Admit it. The only reason interesting things happen to your main character is because they’re the main character.
Don’t tell me that’s not true. It’s not healthy to lie, especially to yourself.
Fine, fine. If you insist, I’ll listen to your elaborate reasons as to why your MC is the chosen one.
You might just surprise me like E.L. James did with her Fifty Shades of Grey series.
*SPOILER ALERT* (if you care . . . dare . . . whatever)
Why would a successful entrepreneur who loves sexcapades aim his attentions so hard on a naive, average college student? Because Ana (the MC) physically resembles his dead birth mother and he wants to control [PUNISH] the heck out of her! BOOM!!
One of the best explanations I’ve read for why the hot love interest would suddenly be interested in the plain jane MC.
Hate or love this book, but that one concept is psychologically plausible. That’s what kept me reading, not the crazy sexcapades. I’m not one for the erotica genre. I even skipped a few scenes with simple flips of the page and STILL walked away with a good enough read. Now would I say the trilogy is one of my favorites or one that I’d recommend to others . . . that’s a different story.
On the surface, Fifty Shades is chock full of wishful, fanfickory thinking and sex, BDSM style. I’m talking contracts, set rules, a red “play” room, and safe words. The whole shebang. But if you look more attentively, you’ll find that most of the scenes (even a few of the sex scenes) reveal a lot about Grey’s traumatic past and Ana’s potential to play both sides of dominance and submission. From what I read, each scene encompasses a power struggle and an opportunity for growth within and between the two characters.
- Ana struggles to make sense of her own sexuality and psyche more so than Grey’s. What is she open to, what does she like, what isn’t acceptable? Also, is power and dominance linked to one’s gender, age, intelligence, self-esteem, self-confidence, worldliness, or simply a signed agreement?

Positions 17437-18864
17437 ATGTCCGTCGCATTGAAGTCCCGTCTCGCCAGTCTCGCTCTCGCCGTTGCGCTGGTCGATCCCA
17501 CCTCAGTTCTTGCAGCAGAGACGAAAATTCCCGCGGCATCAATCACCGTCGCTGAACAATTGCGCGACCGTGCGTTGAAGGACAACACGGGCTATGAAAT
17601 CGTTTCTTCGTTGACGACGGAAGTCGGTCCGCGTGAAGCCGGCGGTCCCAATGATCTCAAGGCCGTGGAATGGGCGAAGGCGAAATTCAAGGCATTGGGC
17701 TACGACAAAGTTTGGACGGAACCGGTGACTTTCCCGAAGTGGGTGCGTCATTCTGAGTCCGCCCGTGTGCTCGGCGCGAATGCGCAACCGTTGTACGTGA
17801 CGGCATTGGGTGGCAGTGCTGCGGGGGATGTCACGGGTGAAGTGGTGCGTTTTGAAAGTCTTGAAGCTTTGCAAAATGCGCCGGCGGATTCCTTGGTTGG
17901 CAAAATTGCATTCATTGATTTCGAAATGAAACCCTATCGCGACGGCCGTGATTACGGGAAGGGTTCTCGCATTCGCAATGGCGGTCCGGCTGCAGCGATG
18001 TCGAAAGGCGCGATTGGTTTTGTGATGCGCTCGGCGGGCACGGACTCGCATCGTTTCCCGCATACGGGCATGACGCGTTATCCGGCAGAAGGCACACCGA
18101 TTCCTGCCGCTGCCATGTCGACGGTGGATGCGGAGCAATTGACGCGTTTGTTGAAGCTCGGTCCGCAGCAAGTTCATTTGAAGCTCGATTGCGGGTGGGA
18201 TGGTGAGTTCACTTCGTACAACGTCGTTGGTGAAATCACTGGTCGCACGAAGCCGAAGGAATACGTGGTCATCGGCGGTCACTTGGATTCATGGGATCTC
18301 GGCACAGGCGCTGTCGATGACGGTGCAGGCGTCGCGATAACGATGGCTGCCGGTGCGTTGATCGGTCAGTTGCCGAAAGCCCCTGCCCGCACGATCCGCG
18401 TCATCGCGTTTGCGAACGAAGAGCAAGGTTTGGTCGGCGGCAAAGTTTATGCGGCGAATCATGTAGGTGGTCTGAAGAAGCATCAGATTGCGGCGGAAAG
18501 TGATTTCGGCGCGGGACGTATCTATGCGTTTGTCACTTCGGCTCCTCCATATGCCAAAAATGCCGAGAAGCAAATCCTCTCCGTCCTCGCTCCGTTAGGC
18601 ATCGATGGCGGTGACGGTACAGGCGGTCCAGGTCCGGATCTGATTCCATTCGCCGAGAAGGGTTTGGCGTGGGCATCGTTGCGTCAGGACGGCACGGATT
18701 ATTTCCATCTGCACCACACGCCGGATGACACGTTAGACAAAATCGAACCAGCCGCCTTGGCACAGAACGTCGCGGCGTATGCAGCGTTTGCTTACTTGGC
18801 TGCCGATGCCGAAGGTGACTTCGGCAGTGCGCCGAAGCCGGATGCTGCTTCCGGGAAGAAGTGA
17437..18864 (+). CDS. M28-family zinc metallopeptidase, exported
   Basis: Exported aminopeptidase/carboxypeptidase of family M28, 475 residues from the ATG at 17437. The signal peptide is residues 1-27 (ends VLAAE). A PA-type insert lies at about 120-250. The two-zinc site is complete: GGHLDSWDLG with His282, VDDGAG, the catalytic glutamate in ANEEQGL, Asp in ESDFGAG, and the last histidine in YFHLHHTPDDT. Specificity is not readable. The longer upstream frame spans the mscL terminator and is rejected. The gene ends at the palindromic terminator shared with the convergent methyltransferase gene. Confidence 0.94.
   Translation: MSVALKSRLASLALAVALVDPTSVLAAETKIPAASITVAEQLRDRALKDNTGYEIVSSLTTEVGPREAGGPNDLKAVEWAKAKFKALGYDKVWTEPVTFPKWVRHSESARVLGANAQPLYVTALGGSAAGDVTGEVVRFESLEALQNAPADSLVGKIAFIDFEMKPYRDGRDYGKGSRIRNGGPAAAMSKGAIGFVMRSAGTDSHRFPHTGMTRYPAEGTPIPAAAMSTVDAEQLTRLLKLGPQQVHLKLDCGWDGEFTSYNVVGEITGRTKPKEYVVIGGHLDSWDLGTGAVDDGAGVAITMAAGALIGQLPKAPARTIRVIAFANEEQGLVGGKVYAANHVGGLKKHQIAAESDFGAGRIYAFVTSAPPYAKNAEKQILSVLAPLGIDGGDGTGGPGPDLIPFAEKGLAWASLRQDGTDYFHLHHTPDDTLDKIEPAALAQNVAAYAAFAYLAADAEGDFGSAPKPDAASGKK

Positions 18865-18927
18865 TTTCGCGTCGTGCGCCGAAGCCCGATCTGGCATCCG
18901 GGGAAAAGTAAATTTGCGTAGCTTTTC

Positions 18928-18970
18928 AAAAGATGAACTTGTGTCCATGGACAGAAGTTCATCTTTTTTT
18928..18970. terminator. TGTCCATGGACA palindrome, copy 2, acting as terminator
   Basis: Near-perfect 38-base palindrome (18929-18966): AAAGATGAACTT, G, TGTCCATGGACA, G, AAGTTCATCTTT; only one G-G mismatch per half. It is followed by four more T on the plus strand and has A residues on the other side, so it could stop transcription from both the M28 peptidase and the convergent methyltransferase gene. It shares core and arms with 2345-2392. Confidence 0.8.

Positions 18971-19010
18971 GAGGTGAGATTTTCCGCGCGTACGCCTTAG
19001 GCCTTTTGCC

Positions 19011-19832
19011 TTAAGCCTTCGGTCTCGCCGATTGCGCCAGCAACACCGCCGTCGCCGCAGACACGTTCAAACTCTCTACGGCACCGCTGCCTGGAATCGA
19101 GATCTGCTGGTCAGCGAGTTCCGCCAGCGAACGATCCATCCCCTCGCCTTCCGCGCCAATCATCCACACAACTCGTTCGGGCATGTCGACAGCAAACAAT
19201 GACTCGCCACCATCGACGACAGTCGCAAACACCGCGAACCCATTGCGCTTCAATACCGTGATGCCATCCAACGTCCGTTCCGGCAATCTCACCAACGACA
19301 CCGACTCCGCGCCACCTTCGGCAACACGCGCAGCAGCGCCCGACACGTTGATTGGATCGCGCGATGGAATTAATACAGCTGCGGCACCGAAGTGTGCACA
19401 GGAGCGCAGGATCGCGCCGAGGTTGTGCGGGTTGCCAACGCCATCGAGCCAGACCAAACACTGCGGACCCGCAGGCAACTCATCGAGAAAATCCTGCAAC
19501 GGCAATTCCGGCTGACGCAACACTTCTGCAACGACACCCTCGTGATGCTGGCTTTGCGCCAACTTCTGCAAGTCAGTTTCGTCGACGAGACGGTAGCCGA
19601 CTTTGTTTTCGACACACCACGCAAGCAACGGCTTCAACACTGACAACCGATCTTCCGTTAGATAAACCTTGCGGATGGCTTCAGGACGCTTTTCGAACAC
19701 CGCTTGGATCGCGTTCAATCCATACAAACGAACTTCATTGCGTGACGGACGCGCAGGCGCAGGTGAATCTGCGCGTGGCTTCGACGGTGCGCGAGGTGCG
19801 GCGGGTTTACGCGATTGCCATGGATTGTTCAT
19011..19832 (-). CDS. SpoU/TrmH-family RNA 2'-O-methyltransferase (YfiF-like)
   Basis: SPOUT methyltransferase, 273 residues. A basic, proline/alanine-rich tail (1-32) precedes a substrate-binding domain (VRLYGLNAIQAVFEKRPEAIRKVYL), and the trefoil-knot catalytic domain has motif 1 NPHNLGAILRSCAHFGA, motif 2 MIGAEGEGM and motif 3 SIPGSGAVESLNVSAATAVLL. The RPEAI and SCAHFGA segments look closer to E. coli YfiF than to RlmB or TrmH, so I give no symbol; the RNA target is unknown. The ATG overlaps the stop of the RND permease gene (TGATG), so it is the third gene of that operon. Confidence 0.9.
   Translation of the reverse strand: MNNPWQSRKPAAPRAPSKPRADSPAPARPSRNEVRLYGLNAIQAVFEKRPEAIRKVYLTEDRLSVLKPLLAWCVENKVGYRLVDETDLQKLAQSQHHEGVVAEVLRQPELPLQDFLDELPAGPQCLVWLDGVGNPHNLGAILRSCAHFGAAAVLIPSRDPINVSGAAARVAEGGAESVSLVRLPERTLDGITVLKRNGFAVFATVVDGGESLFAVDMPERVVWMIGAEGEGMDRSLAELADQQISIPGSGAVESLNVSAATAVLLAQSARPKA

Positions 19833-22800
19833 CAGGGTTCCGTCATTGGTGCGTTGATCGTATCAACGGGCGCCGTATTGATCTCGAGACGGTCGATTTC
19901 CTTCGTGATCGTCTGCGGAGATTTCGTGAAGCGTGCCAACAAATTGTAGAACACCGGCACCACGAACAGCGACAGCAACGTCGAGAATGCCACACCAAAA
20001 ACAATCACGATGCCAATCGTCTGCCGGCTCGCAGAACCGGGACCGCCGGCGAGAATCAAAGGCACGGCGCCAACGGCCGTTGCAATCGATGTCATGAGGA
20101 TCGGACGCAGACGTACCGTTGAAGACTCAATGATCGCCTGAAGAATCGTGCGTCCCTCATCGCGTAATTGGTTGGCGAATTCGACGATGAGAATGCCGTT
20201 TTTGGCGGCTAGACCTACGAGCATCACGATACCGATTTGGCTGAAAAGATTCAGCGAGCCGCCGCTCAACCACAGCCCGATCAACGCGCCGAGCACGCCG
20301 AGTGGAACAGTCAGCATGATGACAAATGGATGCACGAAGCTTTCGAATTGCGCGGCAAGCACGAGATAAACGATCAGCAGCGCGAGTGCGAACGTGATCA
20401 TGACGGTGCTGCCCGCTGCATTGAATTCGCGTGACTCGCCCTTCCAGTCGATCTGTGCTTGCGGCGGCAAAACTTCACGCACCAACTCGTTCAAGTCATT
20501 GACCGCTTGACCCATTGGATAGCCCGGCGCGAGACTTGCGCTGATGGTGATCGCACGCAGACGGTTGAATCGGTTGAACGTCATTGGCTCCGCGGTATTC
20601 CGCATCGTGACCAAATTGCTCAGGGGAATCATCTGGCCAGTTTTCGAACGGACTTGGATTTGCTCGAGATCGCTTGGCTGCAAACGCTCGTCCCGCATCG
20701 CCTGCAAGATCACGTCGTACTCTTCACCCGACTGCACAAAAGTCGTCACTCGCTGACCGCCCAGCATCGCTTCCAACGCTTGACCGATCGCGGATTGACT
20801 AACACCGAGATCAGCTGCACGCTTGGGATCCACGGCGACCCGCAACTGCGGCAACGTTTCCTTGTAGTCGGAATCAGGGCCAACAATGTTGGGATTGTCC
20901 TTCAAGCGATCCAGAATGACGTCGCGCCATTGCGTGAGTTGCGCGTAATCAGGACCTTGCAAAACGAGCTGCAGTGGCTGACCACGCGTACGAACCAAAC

- Grey doesn’t want Ana to EVER touch his chest and back. This isn’t negotiable. The horribly fascinating thing is there are burn marks on his chest and back. Does Ana eventually get to touch him there? How? Why?
- Grey has former submissives; he isn’t new to BDSM. How did this start? Who introduced him to it? Will the revelation spring them forward or cause them to fall back in their relationship?
- Grey’s former submissives have dark hair and other features that Ana possesses, too. Why? (You know why. I spoiled you)
- Control and manipulation go far beyond the sex scenes. Is their relationship abusive? When is the right time to walk away? Should they trust their instincts?
- Why do Grey and Ana crave such an erratic, off-balance, scandalous, tiring, painful love? Is it the kind of love they think they deserve? The kind of love they never thought they’d fall for? The kind of love that can grow and morph into something healthier?
Further Reading (written by someone with a therapist and lawyer/professor background):
Have you read the Shades series? Or did you spoil yourself by reading this post? Either way, what do you think of what I said? Agree or disagree?
What about YOUR main character(s)? Do you provide a plausible explanation as to why major things happen to them, or do you rely on readers to suspend their disbelief?